Video puzzle games which exercise a child’s working memory were found to enhance abstract reasoning and problem solving skills significantly, researchers from the University of Michigan in Ann Arbor reported in Proceedings of the National Academy of Sciences. They added that the improvements persisted for at least three months after they stopped playing the games.

The authors found that giving the brain a daily workout really can improve wits and intelligence.

Video game makers have always promoted the cognitive skill training children can benefit from by playing some games. Studies never seem to agree on whether this claim is really true.

Psychologist Susanne M. Jaeggi, PhD. and team set out to determine what effects video games might have on the brain. Of 62 elementary and middle school children, 32 were trained for fifteen minutes five times a week for a month on a computerized task while the other 30 practiced general knowledge and vocabulary tasks. The video games tested working memory – this involves holding information while you solve a problem.

The researchers found that only the children who had been involved in the brain-training video games had clear improvements in abstract reasoning and problem solving – and these improvements persisted for three months after the training stopped.

In the working memory games, which were adaptations from a game aimed at older users, the kids had to follow and remember a sequence of positions on a grid, recognize a pattern and respond to questions about it. Each successfully completed sequence was followed by a longer one – the game progressively challenges the child’s ability to hold data in his/her brain, as well as spatial information.

The game requires total concentration, in some cases for stretches of over a minute long. They have to be able to block out distractions while concentrating on a single task.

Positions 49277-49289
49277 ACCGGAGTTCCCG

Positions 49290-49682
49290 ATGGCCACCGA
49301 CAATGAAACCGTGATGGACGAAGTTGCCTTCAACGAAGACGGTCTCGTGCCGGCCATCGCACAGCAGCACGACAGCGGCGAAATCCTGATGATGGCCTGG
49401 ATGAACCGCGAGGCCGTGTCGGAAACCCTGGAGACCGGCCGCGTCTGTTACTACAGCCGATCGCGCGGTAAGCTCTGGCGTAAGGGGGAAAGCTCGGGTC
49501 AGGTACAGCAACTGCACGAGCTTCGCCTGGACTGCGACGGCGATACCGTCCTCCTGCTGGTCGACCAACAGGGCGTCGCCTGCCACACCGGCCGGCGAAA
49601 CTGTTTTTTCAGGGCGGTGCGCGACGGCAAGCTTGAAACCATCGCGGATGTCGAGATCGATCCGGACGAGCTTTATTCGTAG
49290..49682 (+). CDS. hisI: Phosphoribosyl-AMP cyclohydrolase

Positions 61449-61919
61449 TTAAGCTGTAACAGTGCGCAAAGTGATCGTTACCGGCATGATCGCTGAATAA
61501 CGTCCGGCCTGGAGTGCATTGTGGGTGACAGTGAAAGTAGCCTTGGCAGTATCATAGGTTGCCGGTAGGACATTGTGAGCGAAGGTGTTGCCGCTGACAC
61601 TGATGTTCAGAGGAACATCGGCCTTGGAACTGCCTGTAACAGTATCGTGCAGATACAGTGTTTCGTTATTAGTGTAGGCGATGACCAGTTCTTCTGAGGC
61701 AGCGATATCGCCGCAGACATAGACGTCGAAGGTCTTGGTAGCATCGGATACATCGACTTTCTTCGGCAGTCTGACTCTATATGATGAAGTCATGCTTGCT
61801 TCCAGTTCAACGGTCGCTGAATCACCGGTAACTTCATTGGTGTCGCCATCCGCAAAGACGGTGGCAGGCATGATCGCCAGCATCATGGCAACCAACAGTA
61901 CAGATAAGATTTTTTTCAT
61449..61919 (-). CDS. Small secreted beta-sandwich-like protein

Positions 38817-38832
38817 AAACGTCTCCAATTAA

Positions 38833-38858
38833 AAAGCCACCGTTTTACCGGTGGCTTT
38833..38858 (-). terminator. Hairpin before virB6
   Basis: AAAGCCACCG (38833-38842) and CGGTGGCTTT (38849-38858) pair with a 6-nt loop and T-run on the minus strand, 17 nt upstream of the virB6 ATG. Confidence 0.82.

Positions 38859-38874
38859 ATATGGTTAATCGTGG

The authors stressed that the children who benefited the most were those who really needed them, as well as kids who do not find these types of games frustrating.

Jaeggi said parents should beware of pushing their children too far, as is often the case with sports and musical performance. It is important to get the right balance between too much and too little.

Children with good working memory find it easier to remember teacher instructions, are better able to focus on classroom tasks, and are not easily distracted, the authors explained.

The authors concluded:

“We propose that future research should not investigate whether cognitive training works, but rather should determine what training regimens and what training conditions result in the best transfer effects, investigate the underlying neural and cognitive mechanisms, and finally, investigate for whom cognitive training is most useful.”

Working memory, also referred to as short-term (recent) memory is a system of storing and managing the information needed to perform complex cognitive tasks, such as comprehension, reasoning, and learning. It involves the selection, initiation and termination of data retrieval, storage, encoding, and other information-processing functions.

An example of a working memory test is memory span. For example, the examiner reads a list of random numbers out loud; about one number per second. The listener has to recall them in order. Most people’s memory spans are limited to approximately 7 numbers.

George Armitage Miller, psychologist and author of “The magical number seven, plus or minus two,” found that typical memory span capacities for young adults were seven digits, six letters, or about five words.

Some studies have shown that a child’s working memory at 5 years of age is a better predictor of academic success than IQ.

“Short- and long-term benefits of cognitive training”
Susanne M. Jaeggi, Martin Buschkuehl, John Jonides, and Priti Shah
“Proceeedings of the National Academy of Sciences” June 13, 2011, doi: 10.1073/pnas.1103228108

Written by Christian Nordqvist